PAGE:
Category Mistakes Electrified

Poppy Mankowitz*

*Corresponding author for this work

Research output: Contribution to journalArticle (Academic Journal)peer-review

Abstract

Occurrences of sentences that are traditionally considered category mistakes, such as ‘The red number is divisible by three’, tend to elicit a sense of oddness in assessors. In attempting to explain this oddness, existing accounts in the philosophical literature commonly claim that occurrences of such sentences are associated with a defect or phenomenology unique to the class of category mistakes. It might be thought that recent work in experimental psycholinguistics—in particular, the recording of event-related brain potentials (patterns of voltage variation in the brain)—holds the potential to shed new light on this debate. I review the relevant experimental results, before arguing that they present advocates of accounts of category mistakes with a dilemma: either the uniqueness claims should be rejected, or the experimental technique in question cannot be used to test existing accounts of category mistakes in the manner that philosophers might hope.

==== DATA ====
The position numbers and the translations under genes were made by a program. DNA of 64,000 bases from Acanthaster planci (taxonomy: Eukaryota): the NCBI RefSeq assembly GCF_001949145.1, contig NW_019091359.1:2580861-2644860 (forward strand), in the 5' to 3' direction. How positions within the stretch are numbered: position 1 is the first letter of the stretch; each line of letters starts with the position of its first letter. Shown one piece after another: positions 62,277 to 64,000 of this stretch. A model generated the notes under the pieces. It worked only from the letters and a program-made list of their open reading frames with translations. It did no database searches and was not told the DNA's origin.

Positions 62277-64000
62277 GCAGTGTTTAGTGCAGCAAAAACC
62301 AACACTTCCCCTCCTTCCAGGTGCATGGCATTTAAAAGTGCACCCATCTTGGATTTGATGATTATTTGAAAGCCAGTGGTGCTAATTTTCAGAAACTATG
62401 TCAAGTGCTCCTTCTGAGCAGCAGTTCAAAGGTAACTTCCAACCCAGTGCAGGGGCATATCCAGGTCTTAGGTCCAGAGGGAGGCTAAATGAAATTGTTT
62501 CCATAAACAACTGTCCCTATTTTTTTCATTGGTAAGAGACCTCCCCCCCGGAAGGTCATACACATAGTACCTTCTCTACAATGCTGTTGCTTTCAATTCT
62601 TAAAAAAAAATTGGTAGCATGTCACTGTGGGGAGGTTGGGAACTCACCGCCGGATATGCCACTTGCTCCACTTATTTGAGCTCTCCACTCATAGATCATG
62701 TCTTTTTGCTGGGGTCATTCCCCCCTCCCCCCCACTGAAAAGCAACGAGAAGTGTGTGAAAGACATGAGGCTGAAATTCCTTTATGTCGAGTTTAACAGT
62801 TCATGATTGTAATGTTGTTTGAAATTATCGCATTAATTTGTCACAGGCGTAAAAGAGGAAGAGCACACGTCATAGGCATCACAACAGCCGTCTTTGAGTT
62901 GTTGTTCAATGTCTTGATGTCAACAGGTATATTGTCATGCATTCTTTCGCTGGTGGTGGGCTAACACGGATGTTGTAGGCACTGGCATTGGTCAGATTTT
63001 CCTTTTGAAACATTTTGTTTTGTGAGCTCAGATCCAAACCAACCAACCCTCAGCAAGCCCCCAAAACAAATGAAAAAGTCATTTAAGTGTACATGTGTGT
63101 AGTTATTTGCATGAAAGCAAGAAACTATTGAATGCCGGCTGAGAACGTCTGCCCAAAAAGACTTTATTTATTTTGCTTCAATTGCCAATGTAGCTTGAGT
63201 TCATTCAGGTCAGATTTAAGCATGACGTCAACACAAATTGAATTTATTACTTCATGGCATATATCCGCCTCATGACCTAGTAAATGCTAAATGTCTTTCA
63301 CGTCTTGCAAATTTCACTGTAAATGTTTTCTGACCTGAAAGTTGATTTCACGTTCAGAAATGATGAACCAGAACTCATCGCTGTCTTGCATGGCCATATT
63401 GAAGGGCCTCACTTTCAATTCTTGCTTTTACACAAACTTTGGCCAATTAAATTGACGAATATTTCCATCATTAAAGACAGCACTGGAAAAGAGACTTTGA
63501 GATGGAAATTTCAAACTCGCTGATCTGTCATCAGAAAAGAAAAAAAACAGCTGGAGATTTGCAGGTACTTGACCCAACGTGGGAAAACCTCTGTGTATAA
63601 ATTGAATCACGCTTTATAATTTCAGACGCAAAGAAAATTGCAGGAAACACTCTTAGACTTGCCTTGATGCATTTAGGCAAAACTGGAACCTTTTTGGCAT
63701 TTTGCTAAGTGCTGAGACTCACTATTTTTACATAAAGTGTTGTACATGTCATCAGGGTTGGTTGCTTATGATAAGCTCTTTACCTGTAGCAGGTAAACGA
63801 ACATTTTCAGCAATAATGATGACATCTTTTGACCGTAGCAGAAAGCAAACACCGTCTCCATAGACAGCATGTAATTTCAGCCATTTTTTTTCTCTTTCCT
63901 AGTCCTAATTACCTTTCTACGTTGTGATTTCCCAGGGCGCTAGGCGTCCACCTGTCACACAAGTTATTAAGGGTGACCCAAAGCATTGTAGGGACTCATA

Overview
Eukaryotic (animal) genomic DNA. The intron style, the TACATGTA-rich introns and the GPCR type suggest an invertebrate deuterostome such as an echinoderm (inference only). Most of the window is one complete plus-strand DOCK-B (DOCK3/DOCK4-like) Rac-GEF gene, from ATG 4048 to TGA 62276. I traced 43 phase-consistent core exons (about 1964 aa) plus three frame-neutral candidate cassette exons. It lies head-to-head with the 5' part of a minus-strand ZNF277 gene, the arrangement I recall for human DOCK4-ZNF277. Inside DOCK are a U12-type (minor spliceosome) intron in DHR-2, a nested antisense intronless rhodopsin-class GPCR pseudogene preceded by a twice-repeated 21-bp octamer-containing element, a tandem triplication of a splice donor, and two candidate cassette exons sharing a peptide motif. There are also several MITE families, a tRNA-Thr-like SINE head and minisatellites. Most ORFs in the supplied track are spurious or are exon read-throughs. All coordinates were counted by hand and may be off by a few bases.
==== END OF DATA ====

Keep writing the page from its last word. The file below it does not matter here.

Original languageEnglish
JournalReview of Philosophy and Psychology
Early online date10 Jul 2023
DOIs
Publication statusE-pub ahead of print - 10 Jul 2023

Bibliographical note

Funding Information:
Work on this article was supported by a Jacobsen Studentship provided by the Royal Institute of Philosophy, and also by the European Research Council (ERC) Starting Grant Truth and Semantics (TRUST, Grant no. 803684).

Publisher Copyright:
© 2023, The Author(s).

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